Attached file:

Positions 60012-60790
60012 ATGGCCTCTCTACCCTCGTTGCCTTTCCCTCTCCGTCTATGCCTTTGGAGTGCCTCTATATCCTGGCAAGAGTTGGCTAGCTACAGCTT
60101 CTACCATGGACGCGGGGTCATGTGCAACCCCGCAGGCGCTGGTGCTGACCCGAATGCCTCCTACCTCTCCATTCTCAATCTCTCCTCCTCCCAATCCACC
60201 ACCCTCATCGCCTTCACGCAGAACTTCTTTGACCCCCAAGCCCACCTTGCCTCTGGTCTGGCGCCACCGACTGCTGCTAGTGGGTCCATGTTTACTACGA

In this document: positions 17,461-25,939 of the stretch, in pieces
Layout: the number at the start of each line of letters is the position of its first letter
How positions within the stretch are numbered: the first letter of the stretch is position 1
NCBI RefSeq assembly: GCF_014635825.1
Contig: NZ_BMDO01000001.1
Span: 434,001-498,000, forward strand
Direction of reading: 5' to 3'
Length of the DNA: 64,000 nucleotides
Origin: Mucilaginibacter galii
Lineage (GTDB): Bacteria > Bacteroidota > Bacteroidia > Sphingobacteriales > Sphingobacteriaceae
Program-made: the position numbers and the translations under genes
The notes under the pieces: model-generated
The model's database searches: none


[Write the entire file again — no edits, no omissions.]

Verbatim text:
Positions 60012-60790
60012 ATGGCCTCTCTACCCTCGTTGCCTTTCCCTCTCCGTCTATGCCTTTGGAGTGCCTCTATATCCTGGCAAGAGTTGGCTAGCTACAGCTT
60101 CTACCATGGACGCGGGGTCATGTGCAACCCCGCAGGCGCTGGTGCTGACCCGAATGCCTCCTACCTCTCCATTCTCAATCTCTCCTCCTCCCAATCCACC
60201 ACCCTCATCGCCTTCACGCAGAACTTCTTTGACCCCCAAGCCCACCTTGCCTCTGGTCTGGCGCCACCGACTGCTGCTAGTGGGTCCATGTTTACTACGA

In this document: positions 17,461-25,939 of the stretch, in pieces
Layout: the number at the start of each line of letters is the position of its first letter
How positions within the stretch are numbered: the first letter of the stretch is position 1
NCBI RefSeq assembly: GCF_014635825.1
Contig: NZ_BMDO01000001.1
Span: 434,001-498,000, forward strand
Direction of reading: 5' to 3'
Length of the DNA: 64,000 nucleotides
Origin: Mucilaginibacter galii
Lineage (GTDB): Bacteria > Bacteroidota > Bacteroidia > Sphingobacteriales > Sphingobacteriaceae
Program-made: the position numbers and the translations under genes
The notes under the pieces: model-generated
The model's database searches: none